Don’t want to stagnate? Open doors!

Asha Alexander

Asha Alexander is the principal at The Kindergarten Starters, Dubai, a GEMS Primary School, catering to 5500 students. She received her Master of Science in Educational Leadership from The Walden University, Minneapolis, Minnesota in 2011 and she also holds a Master’s degree in Education and English from the Bangalore University in India.

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At the end of the day, the most overwhelming key to a child's success is the positive involvement of parents.” - Jane D. Hull

The Open Doors programme is a cultural change we affected here at The Kindergarten Starters, with an aim to embrace the wider community and allow learning to flow in and out of our classrooms.

To begin with, it was our attempt to bring our parents closer to us, to give them a real understanding of how students learn in the classroom “Thousands of parents have visited the school and given feedback.”and beyond. Thousands of parents have had an opportunity to visit the school, observe a lesson and feed back to us regarding their experience. We feel that once you are immersed in an experience, you come out enriched with new learning. As we began a closer interaction with our parents, their feedback left us with new thoughts and ideas, and new ways of looking at our learning.

The concept of open doors at KGS emerged from the question: “How can engaging students and parents with real-world situations, through interdisciplinary projects, help students find innovative solutions to solve problems?”

The school’s interest in this question stemmed from our observation that parents were apprehensive of the approach we initiated in 2013. They weren’t very sure of how the curriculum - no textbooks, new curriculum developments with STREAM (interdisciplinary learning of Science, Technology, Religion, Engineering, Art and Maths) and the Reggio Emilia approach - was being implemented by teachers at KGS. The first year was a challenging one, where we had to convince the parents that this was the way forward, and that it would definitely have an impact on student learning.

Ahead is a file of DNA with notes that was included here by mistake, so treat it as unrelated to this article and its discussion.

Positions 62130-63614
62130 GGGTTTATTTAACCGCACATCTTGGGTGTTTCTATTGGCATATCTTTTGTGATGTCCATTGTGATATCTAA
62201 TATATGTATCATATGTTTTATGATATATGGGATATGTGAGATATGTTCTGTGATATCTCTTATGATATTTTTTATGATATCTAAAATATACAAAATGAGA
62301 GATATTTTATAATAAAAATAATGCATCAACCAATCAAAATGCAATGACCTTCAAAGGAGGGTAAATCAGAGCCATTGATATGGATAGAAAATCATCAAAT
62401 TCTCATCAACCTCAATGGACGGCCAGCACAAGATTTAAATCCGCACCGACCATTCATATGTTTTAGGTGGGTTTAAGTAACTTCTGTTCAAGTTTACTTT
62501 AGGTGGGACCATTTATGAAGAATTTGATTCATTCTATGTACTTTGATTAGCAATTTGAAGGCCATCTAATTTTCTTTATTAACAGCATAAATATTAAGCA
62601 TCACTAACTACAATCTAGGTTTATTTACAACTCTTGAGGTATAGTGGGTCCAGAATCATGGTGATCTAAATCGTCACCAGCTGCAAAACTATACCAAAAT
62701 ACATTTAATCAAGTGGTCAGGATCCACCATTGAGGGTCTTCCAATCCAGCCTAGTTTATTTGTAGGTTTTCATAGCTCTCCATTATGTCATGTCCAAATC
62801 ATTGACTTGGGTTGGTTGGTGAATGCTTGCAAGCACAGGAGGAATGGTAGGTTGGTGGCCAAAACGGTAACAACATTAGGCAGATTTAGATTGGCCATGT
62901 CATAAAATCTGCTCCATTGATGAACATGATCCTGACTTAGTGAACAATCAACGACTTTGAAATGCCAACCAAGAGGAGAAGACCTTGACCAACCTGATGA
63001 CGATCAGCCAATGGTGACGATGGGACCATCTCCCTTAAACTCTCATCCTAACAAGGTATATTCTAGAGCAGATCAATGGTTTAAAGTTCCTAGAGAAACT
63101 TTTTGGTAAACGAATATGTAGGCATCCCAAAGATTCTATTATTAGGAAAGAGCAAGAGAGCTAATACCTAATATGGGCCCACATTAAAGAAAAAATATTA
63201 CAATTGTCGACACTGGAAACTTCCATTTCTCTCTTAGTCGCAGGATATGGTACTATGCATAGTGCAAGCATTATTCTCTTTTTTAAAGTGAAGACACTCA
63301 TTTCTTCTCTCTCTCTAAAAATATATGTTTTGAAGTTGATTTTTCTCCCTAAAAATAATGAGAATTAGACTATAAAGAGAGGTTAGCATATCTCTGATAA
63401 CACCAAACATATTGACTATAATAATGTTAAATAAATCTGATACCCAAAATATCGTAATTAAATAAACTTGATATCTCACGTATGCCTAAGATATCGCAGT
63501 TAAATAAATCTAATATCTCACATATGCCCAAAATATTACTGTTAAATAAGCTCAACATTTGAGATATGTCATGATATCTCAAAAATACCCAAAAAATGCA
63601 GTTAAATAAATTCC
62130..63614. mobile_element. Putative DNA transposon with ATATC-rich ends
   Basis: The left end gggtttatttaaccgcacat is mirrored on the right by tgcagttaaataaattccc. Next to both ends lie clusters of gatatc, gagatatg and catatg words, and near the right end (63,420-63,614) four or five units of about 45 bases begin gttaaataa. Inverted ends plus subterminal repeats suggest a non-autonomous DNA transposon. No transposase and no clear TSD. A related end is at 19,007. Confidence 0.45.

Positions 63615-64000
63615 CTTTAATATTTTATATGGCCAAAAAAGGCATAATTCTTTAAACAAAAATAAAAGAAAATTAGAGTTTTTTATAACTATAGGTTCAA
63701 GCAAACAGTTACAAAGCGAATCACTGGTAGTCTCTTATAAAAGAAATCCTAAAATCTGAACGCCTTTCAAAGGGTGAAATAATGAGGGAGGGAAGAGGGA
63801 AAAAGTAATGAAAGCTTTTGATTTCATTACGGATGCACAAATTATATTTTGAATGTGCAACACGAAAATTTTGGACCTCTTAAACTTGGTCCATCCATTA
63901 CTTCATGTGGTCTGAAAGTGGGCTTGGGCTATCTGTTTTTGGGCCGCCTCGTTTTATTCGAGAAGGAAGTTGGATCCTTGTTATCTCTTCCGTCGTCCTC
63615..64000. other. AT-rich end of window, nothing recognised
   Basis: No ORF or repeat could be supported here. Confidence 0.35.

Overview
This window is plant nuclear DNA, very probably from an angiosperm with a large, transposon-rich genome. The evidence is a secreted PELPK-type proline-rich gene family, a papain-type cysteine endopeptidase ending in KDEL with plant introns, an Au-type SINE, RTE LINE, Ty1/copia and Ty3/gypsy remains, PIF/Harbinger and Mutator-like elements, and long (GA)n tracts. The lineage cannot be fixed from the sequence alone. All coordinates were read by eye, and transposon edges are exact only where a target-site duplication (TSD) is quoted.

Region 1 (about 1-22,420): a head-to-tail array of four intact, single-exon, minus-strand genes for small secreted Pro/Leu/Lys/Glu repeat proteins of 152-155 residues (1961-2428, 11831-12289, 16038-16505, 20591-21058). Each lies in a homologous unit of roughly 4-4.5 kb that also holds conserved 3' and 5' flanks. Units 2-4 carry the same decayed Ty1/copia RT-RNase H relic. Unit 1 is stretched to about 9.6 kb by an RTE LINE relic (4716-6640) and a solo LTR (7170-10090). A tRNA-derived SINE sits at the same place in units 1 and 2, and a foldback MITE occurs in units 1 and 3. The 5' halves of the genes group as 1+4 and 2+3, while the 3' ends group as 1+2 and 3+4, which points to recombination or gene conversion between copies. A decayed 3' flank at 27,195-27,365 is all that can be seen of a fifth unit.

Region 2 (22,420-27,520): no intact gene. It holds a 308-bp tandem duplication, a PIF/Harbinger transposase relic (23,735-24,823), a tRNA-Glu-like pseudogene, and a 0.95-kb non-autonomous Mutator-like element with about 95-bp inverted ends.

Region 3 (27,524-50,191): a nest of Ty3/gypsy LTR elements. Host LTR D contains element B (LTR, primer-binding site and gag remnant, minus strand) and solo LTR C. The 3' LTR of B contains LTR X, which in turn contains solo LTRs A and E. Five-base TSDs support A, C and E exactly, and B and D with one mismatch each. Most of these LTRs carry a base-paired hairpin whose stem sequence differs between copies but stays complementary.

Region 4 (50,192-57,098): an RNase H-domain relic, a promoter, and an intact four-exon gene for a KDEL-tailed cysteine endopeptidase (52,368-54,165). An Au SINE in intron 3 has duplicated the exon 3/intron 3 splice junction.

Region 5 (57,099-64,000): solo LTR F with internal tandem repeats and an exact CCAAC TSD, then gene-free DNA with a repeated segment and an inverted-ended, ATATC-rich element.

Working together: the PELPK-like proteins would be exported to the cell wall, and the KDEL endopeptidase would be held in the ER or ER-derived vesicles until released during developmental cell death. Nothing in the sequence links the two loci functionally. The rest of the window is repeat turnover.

Innovation was always at the forefront at The Kindergarten Starters, and in May 2016 we decided to open the doors for all of our parents. This Open Doors initiative allowed them to get into the classes and watch how their children learned at school. Our aim was to get opinions and fair feedback from parents on an ongoing basis. We wanted to take the parents’ view on teaching and learning into consideration, actioning their suggestions - if practical - with high-priority.

There was a theory behind this initiative where, through strategic planning, and in partnership with school stakeholders, school leaders developed a school vision to promote an ‘open door’ culture of innovation at KGS. Before we initiated Open Doors, the school leaders pondered upon the hypothetical impact this innovation would lead to.

What were the hypothetical “if’s and thens”?

“If we open doors to parents, then… parents’ understanding of how students learn will deepen, and if that happens... there will be more parental and community engagement, leading to a strong bonding with the teachers, and if that happens… student outcome improves, and if that happens… then the quality of instruction improves, and if that happens… students become responsible for their actions and develop a positive attitude!”

The journey begins with no looking back